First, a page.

Salaam, McCray, Wise, and Richardson all unsuccessfully appealed their convictions.

Lopez was released from prison in 1993. Santana was released in 1995, McCray in 1996, and Salaam and Richardson in 1997. Wise, because he was the oldest, was not released until August 2002.

In 2001, Wise was at Auburn Correctional Facility in upstate New York, when he met an inmate named Matias Reyes. Reyes would later tell investigators that he realized that Wise was in prison for the attack on the Central Park jogger. In early 2002, Reyes told a prison official that he alone had sexually assaulted Meili. He was interviewed by a corrections supervisor, and then his information was forwarded to the New York County District Attorney’s Office.

At the time, Reyes was 30 years old, and serving a sentence of 33 1/3 years to life for a series of rapes, murder, and robbery committed between June 11 and August 5, 1989. He had pled guilty after he was found to be a contributor to DNA evidence collected from the victims and the crime scenes.

After Reyes came forward, evidence from his convictions and from the Central Park case was sent to the FBI. On May 8, 2002, the FBI told prosecutors that Reyes was a contributor to the DNA found in the sock at the Meili crime scene. Later mitochondrial DNA testing reported that Reyes was the source of the pubic hair found on Meili’s sock.

During a series of interviews with investigators, Reyes described the sexual assaults he committed during the spring of 1989, including one that occurred two days before his attack on Meili. Reyes provided details about how he stalked Meili and hit her in the back of the head with a heavy stick as she jogged through the park. Investigators would later write that his description of the attack was “accurate.”

One of Meili’s injuries was a wound on her left cheek that appeared to resemble a cross with curved arms. At the time of his arrest, Reyes owned a ring that had a figure of Christ raised on the flat surface of a cross. The ring had been placed into evidence. A medical examiner compared the ring to photos of Meili’s wound and said, “The patterned injury over the prominence of the victim's left cheek bone is consistent with a left fist blow, striking at an acute angle, partially imprinting the image of approximately half of the prominent parts of Mr. Reyes’s ring on her skin.”

The hair evidence was also re-examined. Special Agent Douglas Deedrick, the Unit Chief of the FBI’s Information and Evidence section, said he disagreed with Petraco’s trial testimony regarding hairs found on Richardson; the hairs were not suitable for comparison and could not be used to link Richardson to Meili, Deedrick said. In addition, DNA was extracted from these hairs, and none of the DNA matched Meili’s. The hair that had been found on Lopez could not be found for retesting. DNA samples from the bloody rock were also retested and found to be inconsistent with Meili’s DNA. The reinvestigation said contamination was a possibility.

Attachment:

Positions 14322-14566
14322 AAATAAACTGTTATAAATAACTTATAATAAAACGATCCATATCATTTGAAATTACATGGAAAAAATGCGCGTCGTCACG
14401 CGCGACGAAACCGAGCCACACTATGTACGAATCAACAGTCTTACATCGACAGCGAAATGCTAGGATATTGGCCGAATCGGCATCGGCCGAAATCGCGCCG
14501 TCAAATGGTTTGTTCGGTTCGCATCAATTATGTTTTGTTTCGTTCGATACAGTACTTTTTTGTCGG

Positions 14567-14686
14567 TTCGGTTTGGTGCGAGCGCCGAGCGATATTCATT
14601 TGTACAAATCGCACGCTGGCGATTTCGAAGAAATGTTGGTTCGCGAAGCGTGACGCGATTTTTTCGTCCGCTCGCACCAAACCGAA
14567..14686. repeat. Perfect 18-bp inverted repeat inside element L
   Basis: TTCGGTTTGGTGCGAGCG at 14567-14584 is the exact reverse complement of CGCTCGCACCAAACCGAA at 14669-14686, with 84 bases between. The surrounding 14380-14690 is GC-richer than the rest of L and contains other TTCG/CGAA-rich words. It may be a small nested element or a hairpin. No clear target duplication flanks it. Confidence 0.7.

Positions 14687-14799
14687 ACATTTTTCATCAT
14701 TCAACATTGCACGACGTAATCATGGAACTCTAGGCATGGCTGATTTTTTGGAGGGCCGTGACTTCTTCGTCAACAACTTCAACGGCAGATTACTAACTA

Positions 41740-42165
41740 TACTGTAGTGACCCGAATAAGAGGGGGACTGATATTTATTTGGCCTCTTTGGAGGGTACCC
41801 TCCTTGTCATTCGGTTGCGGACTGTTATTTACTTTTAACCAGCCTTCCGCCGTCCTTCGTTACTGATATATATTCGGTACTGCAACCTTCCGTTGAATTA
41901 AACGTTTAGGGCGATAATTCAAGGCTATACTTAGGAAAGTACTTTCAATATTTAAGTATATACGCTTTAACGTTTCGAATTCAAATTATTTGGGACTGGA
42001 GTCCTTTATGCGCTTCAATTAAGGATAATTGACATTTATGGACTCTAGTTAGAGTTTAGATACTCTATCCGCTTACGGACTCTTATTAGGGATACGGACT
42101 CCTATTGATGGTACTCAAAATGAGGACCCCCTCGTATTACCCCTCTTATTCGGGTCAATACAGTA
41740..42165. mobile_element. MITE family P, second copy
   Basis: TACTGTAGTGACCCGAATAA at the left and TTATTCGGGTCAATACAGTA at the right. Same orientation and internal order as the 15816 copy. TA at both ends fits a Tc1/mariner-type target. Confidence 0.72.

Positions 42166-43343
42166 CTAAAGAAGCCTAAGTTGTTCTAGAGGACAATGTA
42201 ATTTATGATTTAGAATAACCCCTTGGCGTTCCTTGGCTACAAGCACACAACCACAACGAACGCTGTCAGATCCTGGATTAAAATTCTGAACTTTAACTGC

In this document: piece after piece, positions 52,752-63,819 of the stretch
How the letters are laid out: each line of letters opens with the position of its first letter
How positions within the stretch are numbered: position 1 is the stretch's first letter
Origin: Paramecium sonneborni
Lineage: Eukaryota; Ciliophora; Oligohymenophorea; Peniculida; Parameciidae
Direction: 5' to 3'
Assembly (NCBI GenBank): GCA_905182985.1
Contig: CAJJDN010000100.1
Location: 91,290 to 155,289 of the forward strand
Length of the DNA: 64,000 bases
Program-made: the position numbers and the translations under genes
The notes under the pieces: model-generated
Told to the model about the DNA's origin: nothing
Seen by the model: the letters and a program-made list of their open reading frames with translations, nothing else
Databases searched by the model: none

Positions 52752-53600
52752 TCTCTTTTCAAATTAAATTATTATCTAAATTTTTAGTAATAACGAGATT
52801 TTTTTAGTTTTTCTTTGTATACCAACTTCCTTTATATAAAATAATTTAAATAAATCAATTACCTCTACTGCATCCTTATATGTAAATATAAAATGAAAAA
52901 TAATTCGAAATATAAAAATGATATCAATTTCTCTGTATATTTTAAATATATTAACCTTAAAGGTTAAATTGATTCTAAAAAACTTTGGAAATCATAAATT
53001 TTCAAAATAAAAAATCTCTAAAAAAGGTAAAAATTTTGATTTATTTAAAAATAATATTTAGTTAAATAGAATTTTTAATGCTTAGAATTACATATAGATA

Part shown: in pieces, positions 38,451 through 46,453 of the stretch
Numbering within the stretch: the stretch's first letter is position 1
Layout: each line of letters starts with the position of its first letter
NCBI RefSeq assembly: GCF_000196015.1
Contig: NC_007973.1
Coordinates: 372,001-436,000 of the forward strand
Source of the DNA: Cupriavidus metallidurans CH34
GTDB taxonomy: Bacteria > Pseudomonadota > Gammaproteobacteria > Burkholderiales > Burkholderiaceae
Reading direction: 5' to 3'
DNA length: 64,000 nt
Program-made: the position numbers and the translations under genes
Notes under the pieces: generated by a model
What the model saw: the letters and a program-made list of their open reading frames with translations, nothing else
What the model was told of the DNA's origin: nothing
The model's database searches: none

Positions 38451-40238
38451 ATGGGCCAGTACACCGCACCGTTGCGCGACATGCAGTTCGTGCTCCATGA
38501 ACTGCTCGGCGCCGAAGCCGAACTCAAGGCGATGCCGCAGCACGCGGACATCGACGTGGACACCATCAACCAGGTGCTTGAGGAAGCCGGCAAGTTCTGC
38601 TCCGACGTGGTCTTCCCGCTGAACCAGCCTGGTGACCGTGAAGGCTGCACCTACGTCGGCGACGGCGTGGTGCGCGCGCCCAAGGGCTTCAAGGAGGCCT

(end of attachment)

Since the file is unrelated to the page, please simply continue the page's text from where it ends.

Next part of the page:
On September 10, 2002, attorneys for McCray, Richardson, and Santana filed motions asking for a judge to vacate their convictions based on this new evidence. Wise and Salaam filed similar motions later. A judge gave the district attorney’s office until December 5, 2002, to decide whether to support these motions.

On December 5, 2002, District Attorney Robert Morgenthau moved to vacate the convictions and dismiss all the charges. The motion said the new evidence supported a theory that Reyes – and Reyes alone – sexually assaulted Meili.

The statements made by the defendants, the motion said, didn’t line up, and they were often lacking in detail or contradicted by the forensic evidence in the case. “Each defendant, in his statement, minimized his participation in the rape, and none acknowledged having had intercourse with the victim,” the motion said. “However, all but Raymond Santana claimed to have seen multiple individuals raping her. Despite that, the DNA of only one person was found. That required the jury to believe that, in a gang of teenaged rapists, only one ejaculated.”

While the reinvestigation focused almost exclusively on the sexual assault, the district attorney’s review said that the convictions for rioting and for the assault on Loughlin also needed to be vacated because prosecutors had joined the crimes as part of a pattern of malicious conduct. “It is commonplace for defendants to be charged in a single indictment with crimes of very different levels of gravity,” the motion said. “The law permits it, and correctly presumes that juries can and will follow instructions requiring that they weigh evidence of guilt as to different counts separately. Thus, in and of itself, the relative seriousness of the jogger attack plainly would not merit setting aside the juries’ verdicts as to other charges. In this case, however, other factors must also be weighed. The crimes the defendants were charged with were not widely separated by time or location, either from each other or from the attack on the jogger; all occurred within a single hour, at the northern end of Central Park. In effect, all were considered to be part of a single incident.”